Objective: A detailed understanding of the molecular alterations in different forms of cholangiocarcinogenesis is crucial for a better understanding of cholangiocarcinoma (CCA) and may pave the way to early diagnosis and better treatment options. Design: We analysed a clinicopathologically well-characterised patient cohort (n=54) with high-grade intraductal papillary (IPNB) or tubulopapillary (ITPN) neoplastic precursor lesions of the biliary tract and correlated the results with an independent non-IPNB/ITPN associated CCA cohort (n=294). The triplet sample set of non-neoplastic biliary epithelium, precursor and invasive CCA was analysed by next generation sequencing, DNA copy number and genome-wide methylation profiling. Results: Patients with invasive CCA arising from IPNB/ITPN had better prognosis than patients with CCA not associated with IPNB/ITPN. ITPN was localised mostly intrahepatic, whereas IPNB was mostly of extrahepatic origin. IPNB/ITPN were equally associated with small-duct and large-duct type intrahepatic CCA. IPNB exhibited mutational profiles of extrahepatic CCA, while ITPN had significantly fewer mutations. Most mutations were shared between precursor lesions and corresponding invasive CCA but ROBO2 mutations occurred exclusively in invasive CCA and CTNNB1 mutations were mainly present in precursor lesions. In addition, IPNB and ITPN differed in their DNA methylation profiles and analyses of latent methylation components suggested that IPNB and ITPN may have different cells-of-origin. Conclusion: Integrative analysis revealed that IPNB and ITPN harbour distinct early genetic alterations, IPNB are enriched in mutations typical for extrahepatic CCA, whereas ITPN exhibited few genetic alterations and showed distinct epigenetic profiles. In conclusion, IPNB/ITPN may represent a distinctive, intermediate form of intrahepatic and extrahepatic cholangiocarcinogenesis.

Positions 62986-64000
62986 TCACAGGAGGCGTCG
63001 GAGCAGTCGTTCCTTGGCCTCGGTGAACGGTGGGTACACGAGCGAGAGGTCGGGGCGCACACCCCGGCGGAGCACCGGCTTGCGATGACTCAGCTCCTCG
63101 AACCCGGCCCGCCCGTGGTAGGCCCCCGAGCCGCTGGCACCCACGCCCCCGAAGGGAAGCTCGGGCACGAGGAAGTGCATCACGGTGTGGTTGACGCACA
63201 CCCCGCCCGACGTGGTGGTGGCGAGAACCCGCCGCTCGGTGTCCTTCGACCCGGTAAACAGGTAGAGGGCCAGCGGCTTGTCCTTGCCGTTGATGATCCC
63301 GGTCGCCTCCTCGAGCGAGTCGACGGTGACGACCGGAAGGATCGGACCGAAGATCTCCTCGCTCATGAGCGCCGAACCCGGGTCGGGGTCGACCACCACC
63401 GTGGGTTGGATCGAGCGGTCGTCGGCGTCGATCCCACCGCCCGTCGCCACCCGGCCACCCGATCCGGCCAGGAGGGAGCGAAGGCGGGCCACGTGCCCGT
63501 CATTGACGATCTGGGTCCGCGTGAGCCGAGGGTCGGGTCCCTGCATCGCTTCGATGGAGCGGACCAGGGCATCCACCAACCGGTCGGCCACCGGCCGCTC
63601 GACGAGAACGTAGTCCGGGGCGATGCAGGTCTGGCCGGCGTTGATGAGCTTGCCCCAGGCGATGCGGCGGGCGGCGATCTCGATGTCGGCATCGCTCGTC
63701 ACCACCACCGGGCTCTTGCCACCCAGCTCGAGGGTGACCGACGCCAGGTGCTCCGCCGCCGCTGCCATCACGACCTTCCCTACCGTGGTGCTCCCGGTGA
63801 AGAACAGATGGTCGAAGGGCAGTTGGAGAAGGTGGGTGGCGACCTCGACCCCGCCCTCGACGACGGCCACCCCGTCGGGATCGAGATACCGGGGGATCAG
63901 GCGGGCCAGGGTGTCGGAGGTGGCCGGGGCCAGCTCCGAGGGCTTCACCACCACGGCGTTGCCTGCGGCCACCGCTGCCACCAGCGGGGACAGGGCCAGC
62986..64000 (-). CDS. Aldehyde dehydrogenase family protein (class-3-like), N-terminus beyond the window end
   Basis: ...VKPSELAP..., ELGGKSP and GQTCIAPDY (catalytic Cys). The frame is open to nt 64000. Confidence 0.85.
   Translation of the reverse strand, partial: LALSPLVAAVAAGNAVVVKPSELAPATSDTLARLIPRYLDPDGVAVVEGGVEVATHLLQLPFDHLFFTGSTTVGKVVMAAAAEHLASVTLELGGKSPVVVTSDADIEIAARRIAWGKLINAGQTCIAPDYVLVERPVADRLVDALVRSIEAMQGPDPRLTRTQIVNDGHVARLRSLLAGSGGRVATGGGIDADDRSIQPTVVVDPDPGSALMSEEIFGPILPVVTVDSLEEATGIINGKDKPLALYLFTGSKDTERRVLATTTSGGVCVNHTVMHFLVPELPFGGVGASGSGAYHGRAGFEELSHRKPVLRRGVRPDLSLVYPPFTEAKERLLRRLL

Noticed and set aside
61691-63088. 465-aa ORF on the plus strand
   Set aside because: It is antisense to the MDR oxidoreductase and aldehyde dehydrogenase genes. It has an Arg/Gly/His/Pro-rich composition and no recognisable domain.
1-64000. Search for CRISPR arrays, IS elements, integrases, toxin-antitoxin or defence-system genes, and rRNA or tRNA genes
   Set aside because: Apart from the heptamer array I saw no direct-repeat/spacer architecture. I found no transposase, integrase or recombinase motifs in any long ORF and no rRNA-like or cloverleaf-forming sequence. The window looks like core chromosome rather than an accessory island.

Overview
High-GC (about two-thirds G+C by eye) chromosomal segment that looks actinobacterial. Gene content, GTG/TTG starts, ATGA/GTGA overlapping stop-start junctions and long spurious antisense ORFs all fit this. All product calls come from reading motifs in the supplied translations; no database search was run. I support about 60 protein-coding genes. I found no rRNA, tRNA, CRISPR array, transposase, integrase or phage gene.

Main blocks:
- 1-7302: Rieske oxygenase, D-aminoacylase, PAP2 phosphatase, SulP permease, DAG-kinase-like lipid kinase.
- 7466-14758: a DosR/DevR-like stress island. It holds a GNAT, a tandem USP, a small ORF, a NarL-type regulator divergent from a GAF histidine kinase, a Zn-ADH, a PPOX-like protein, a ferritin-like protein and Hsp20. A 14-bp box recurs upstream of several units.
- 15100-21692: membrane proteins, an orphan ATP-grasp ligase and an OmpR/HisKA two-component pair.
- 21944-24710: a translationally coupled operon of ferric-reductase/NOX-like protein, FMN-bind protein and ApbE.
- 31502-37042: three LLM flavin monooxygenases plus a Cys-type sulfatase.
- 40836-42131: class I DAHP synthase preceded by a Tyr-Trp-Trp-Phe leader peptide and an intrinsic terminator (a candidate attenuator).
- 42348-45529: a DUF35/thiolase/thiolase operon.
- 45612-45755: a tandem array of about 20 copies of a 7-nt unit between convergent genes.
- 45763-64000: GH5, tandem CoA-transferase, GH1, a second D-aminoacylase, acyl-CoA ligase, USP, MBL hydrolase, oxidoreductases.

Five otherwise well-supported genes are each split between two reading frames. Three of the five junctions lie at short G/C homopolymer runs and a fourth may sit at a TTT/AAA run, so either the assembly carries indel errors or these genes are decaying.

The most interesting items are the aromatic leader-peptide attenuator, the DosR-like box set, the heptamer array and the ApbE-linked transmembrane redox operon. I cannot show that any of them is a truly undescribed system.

- bilary duct carcinoma
- gene mutation